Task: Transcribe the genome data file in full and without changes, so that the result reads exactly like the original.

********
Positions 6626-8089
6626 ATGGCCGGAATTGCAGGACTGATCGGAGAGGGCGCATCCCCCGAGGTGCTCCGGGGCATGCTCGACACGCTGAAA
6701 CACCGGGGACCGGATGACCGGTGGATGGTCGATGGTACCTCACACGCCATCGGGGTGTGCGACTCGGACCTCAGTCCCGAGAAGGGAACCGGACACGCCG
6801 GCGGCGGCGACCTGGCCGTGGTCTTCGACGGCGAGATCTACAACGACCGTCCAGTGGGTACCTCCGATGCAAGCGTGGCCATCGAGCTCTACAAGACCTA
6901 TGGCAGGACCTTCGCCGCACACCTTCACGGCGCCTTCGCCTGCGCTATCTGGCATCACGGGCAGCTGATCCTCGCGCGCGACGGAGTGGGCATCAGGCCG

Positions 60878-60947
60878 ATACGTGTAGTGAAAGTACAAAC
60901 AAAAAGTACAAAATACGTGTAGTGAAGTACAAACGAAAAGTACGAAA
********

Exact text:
Positions 6626-8089
6626 ATGGCCGGAATTGCAGGACTGATCGGAGAGGGCGCATCCCCCGAGGTGCTCCGGGGCATGCTCGACACGCTGAAA
6701 CACCGGGGACCGGATGACCGGTGGATGGTCGATGGTACCTCACACGCCATCGGGGTGTGCGACTCGGACCTCAGTCCCGAGAAGGGAACCGGACACGCCG
6801 GCGGCGGCGACCTGGCCGTGGTCTTCGACGGCGAGATCTACAACGACCGTCCAGTGGGTACCTCCGATGCAAGCGTGGCCATCGAGCTCTACAAGACCTA
6901 TGGCAGGACCTTCGCCGCACACCTTCACGGCGCCTTCGCCTGCGCTATCTGGCATCACGGGCAGCTGATCCTCGCGCGCGACGGAGTGGGCATCAGGCCG

Positions 60878-60947
60878 ATACGTGTAGTGAAAGTACAAAC
60901 AAAAAGTACAAAATACGTGTAGTGAAGTACAAACGAAAAGTACGAAA